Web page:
Record turnout for annual Charmouth Challenge run
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Council to underwrite St Michael’s repairs LYME Regis Town Council has agreed to underwrite essential repairs to St Michael’s Parish Church, up to a maximum sum of £66,770.50. The Grade I listed parish church is currently suffering from water ingress and the tower has to undergo major repair works, which will include removing the pebble-dash rendering. The work is estimated to cost a total of £133,541. REPORT, PAGE 3
Church rates Uplyme school ‘outstanding’
Save Our CCF! STUDENTS from the Woodroffe School in Lyme Regis are campaigning to save the Combined Cadet Force
STUDENTS LAUNCH PETITION AFTER SCHOOL CADET FORCE DISBANDED STUDENTS have launched a campaign to save the Combined Cadet Force (CCF), based at The Woodroffe School in Lyme Regis, from closure.
The school announced it would be closing the CCF branch after struggling to find enough staff members to run it, but students have said they will miss out on valuable life skills and experiences if it cannot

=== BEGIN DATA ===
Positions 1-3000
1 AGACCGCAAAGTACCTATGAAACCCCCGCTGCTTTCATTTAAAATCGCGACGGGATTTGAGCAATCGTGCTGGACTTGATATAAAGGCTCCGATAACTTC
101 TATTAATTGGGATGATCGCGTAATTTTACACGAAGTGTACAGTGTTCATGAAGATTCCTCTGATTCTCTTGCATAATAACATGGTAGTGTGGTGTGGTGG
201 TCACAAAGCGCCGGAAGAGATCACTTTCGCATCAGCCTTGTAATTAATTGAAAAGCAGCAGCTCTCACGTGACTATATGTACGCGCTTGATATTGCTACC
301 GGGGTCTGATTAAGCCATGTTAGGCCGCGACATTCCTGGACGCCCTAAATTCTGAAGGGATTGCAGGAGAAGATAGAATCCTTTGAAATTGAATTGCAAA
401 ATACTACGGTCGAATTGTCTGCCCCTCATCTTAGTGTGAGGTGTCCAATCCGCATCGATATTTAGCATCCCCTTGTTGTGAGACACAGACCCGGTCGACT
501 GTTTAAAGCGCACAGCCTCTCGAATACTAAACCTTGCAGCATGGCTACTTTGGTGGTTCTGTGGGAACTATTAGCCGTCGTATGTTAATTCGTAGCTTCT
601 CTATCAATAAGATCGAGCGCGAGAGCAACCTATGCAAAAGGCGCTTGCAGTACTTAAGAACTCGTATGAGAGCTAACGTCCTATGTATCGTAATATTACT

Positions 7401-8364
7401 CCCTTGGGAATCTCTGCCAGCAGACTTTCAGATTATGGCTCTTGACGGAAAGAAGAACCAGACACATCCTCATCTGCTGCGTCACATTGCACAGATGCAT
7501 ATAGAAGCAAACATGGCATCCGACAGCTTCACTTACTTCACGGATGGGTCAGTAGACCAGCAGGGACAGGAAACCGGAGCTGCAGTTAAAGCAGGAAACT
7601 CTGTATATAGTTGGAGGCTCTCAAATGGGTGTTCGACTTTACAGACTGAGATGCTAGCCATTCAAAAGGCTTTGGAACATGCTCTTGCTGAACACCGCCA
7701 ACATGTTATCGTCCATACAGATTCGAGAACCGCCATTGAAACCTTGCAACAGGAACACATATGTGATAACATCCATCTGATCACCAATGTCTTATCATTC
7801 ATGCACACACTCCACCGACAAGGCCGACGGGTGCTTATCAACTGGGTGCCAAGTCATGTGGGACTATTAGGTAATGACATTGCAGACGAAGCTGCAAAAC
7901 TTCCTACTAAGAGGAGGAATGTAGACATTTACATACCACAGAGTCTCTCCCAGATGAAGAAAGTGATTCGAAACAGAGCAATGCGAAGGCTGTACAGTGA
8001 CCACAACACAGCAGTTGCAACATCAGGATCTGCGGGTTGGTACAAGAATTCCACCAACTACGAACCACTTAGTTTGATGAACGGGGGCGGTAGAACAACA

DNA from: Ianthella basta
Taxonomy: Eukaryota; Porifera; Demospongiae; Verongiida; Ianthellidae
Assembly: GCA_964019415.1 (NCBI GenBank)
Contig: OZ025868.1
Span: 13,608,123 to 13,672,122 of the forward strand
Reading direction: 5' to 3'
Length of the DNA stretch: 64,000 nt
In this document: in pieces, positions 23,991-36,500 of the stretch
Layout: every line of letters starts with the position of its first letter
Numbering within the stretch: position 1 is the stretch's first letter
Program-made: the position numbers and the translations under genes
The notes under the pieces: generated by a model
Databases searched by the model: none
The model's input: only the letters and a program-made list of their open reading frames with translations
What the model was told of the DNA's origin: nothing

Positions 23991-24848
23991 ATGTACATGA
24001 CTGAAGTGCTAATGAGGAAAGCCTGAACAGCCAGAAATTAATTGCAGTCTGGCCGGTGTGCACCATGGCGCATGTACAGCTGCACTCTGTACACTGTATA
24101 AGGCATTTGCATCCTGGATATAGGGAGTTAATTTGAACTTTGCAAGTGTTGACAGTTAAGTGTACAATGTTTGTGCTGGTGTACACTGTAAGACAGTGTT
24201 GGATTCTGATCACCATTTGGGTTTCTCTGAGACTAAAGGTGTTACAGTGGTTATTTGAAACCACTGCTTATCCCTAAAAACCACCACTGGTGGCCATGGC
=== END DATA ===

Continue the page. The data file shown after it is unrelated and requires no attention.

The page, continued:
firstname.lastname@example.org be saved. The Woodroffe School CCF was set up in the 1990s, offering training to young people in three sections – Army, Royal Navy and Royal Air Force – which has proved invaluable when applying for higher education and careers in the military. The CCF requires two staff members or volunteers to run each of
the three sections, plus a contingent commander. Following the recent departure of two key members of staff, including contingent commander Katie Morley, headteacher Dr Richard Steward said it was “impossible to sustain” and announced that the school had “reluctantly” taken the decision to disband the CCF. In a letter to parents, he said: “This is a decision we take with great sadness as the CCF has been such a significant feature of the
school over the years and has offered amazing opportunities to hundreds of our students. “I have personally asked every member of staff if they would be prepared to help out, some of them several times, and I have even included the question in interviews for new staff where appropriate. In addition, I have asked all the governors as well as appealing for parental volunteers, both by direct CONTINUED ON PAGE 2